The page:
Hoshinoya Tokyo, quite honestly speaking, is perfectly located for any trip to Tokyo. Located in the prestigious Otemachi district in central Tokyo, which is about a five-minute walk to the Imperial Palace gardens and it’s close to major metro lines for easy access around the city. The Japan-based Hoshino Resorts celebrated its 106th birthday this year, an incredible feat for any hospitality group, and Hoshinoya Tokyo their shining star property in the capital city opened its doors in 2016 to rave reviews.
Hoshinoya Tokyo is an exceptional hotel, and why you may ask? Simply because it’s the perfect mix of tradition and modernity. They have managed to beautifully blend the best elements of a traditional Japanese ryokan in with the elements of a luxury modern hotel. For those who aren’t familiar with the concept, a ryokan is a traditional Japanese-style inn usually found in the countryside and around hot spring areas, so the fact that they have managed so beautifully to bring this to the city is incredible.
The whole interior design carried out by Azuma Architect & Associates and was so thoughtfully and carefully executed. From the entrance to the shoji screens throughout the hotel and rooms to the tatami flooring which is even in the lift, you instantly feel like you are in your own Japanese home.
As you enter the arrival space on the ground floor, the first thing you do is remove your shoes, as you would do if you arrived at a traditional ryokan. They are then placed in one of the baskets that so beautifully make up the feature wall entrance design. This is not only an incredibly comfortable thing to do, but also a symbol for the start of your stay, removing your shoes as if you have arrived home, to your home in Tokyo.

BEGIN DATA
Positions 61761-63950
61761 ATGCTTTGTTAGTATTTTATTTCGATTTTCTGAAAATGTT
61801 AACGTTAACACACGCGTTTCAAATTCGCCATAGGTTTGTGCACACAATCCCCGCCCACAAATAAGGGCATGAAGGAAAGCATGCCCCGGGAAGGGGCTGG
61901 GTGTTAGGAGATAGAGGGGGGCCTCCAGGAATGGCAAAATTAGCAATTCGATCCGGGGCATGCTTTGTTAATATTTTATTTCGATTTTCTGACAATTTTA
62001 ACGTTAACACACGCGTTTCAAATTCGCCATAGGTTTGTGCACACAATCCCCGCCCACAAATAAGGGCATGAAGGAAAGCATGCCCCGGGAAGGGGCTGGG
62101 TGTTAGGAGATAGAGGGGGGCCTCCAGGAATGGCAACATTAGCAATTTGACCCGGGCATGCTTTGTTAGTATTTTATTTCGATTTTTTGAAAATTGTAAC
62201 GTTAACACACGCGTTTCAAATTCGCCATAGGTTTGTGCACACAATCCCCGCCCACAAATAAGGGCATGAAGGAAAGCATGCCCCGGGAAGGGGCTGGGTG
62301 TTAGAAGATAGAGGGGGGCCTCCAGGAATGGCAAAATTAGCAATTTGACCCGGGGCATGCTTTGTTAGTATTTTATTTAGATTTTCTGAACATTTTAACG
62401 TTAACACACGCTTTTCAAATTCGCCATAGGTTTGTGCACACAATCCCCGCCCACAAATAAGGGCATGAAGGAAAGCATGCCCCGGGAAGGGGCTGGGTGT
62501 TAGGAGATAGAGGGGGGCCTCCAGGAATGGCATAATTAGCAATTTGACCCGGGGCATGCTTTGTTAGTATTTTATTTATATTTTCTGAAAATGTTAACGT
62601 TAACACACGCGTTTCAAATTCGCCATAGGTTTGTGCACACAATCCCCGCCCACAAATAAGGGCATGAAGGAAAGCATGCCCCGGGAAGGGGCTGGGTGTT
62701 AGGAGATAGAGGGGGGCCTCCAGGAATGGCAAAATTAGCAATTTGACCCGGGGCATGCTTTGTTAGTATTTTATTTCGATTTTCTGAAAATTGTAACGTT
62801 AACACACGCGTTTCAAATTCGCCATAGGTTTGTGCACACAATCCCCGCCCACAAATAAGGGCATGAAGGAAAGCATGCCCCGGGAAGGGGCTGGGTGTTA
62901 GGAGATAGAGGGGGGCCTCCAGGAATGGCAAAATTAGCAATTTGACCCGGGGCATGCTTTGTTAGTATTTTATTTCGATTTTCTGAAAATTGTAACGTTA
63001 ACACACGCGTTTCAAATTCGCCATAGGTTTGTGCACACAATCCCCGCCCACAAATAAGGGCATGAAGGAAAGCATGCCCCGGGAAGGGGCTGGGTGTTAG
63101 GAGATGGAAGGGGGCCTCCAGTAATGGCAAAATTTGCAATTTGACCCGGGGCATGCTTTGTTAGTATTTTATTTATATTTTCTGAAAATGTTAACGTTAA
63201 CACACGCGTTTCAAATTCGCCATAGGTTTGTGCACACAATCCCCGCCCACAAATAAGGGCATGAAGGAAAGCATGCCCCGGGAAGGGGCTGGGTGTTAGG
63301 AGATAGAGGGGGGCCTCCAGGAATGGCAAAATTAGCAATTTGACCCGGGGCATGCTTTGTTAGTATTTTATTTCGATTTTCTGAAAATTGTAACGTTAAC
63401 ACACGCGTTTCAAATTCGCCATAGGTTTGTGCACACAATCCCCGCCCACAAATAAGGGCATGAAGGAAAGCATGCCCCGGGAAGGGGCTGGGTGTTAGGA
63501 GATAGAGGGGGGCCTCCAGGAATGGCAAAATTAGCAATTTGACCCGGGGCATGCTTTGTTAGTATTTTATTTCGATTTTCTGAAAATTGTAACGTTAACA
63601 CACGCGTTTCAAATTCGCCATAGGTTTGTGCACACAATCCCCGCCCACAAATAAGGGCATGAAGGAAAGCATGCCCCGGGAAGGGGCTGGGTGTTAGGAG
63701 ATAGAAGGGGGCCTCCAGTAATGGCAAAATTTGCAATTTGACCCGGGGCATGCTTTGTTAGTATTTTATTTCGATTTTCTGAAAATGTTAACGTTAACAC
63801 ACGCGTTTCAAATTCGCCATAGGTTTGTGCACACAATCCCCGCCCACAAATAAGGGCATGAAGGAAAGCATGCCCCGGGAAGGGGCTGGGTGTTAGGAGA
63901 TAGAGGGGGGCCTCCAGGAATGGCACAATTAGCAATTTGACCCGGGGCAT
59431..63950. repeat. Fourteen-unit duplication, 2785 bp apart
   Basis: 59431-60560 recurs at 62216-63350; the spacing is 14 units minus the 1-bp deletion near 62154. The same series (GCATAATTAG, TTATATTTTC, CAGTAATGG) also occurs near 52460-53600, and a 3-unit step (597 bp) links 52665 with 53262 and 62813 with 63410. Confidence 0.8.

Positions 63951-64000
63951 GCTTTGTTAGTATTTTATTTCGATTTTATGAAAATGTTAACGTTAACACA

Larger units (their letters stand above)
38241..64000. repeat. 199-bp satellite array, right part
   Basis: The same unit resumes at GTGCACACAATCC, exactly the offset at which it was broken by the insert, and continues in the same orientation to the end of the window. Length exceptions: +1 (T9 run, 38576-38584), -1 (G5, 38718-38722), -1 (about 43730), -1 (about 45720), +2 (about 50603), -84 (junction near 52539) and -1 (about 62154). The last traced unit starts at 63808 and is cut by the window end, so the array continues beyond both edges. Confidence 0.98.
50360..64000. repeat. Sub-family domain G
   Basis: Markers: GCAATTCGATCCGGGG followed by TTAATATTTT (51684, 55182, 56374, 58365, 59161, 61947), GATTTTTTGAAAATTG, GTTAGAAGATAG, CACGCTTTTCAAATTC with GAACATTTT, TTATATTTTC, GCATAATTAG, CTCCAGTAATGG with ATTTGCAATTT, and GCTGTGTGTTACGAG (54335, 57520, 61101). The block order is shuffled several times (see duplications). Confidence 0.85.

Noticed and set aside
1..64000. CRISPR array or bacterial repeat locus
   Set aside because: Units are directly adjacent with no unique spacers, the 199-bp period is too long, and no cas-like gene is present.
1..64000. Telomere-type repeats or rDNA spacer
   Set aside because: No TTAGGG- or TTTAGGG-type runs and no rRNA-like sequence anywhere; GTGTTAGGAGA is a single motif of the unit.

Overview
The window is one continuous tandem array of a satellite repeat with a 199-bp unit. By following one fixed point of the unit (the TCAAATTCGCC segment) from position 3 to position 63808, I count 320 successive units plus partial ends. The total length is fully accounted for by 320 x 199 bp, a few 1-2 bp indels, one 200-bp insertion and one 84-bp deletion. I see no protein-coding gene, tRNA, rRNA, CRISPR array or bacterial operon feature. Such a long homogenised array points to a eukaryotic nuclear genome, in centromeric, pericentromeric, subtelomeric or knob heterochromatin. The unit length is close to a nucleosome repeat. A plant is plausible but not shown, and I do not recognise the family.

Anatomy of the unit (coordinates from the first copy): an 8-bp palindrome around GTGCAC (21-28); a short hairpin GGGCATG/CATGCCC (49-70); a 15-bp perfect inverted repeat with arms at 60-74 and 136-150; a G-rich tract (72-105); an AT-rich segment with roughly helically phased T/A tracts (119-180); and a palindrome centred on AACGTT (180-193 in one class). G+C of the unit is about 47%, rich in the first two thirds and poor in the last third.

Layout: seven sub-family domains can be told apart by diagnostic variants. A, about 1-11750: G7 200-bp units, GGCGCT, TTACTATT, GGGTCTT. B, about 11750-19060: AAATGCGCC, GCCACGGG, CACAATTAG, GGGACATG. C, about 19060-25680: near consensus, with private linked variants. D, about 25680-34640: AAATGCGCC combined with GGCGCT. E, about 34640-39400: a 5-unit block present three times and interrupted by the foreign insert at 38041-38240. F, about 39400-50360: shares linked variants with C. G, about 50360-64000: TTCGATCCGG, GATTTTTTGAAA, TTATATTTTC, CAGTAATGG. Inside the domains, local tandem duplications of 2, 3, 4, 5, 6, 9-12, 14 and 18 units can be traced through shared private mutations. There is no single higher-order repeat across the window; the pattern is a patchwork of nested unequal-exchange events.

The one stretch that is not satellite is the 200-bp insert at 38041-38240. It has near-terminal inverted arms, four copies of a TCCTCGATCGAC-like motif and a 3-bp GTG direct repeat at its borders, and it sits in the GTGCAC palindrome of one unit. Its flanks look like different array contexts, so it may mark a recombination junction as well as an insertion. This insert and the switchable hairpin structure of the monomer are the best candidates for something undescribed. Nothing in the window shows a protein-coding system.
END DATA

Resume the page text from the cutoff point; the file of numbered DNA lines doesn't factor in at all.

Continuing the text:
There are three different room types at Hoshinoya Tokyo, six rooms on each floor and we stayed in Kiku (Executive Triple) but the Yuri (Deluxe King) and Sakura (Deluxe Twin) were identical in design and feel. It just comes down to the number of people in the room to decide how much space you need.
There is free WiFi throughout the property and each room has a minibar, kettle, television, desk, and lounge area. You are provided with your own set of pajamas and kimonos for your stay on property. Pajamas are for wearing on your floor and to bed and the kimono is for wearing around the property, outside as well if you’d like, and of course to the lounge or dinner on the basement floor. You can pretty much wander around all day in their kimonos and socks, in fact, we even wore them to dinner that same evening.
The entire living and sleeping space is surrounded by shoji screens that open onto views of the city and the exterior of the hotel is covered by a metal lattice made up of komon patterns. At twilight, the light shines through these shoji screens and create a pattern that’s so beautiful and artistic. Komon patterns are traditionally featured on kimonos and are designed to be difficult to make out from a distance, yet they reveal their true pattern up close. As the sun set, watching the patterns emerge was just beautiful.
With double basins, huge square bathtub and large shower space, this is any bathroom lovers dream. Not to mention the lounge area inside the bathroom space as well. They have amenities by a local Japanese company called Lirio and bath salts to use for a relaxing bath. The bed was very comfortable even though it is placed lower on the ground (ryokan style) and the sheets and blankets were so soft it was like sleeping on clouds. To sleep at night there is a blackout screen behind the shoji screens that you can close and slumber in pitch darkness. The digital ports, television placement, and other electrical components were also thoughtfully and carefully designed, placement-wise, with their guests’ comfort in mind.
There is a communal living space on every floor where complimentary tea and snacks are served. Roasted green tea, rice balls, seaweed crackers, miso soup, and during the evenings there is instant ramen should you get peckish. A really nice touch, almost as though you have your own kitchen and lounge area to dine in. There are 84 rooms spread out over 17 floors and even though the hotel was quite full, you will rarely see or hear another guest, we only saw one other person in the living space on our floor and at the sake lounge on the 2nd floor throughout the 24 hours we stayed at the hotel. In fact, for a centrally located city hotel, the whole place was incredibly peaceful and quiet while inside, you really felt like you could relax and switch off from your busy day.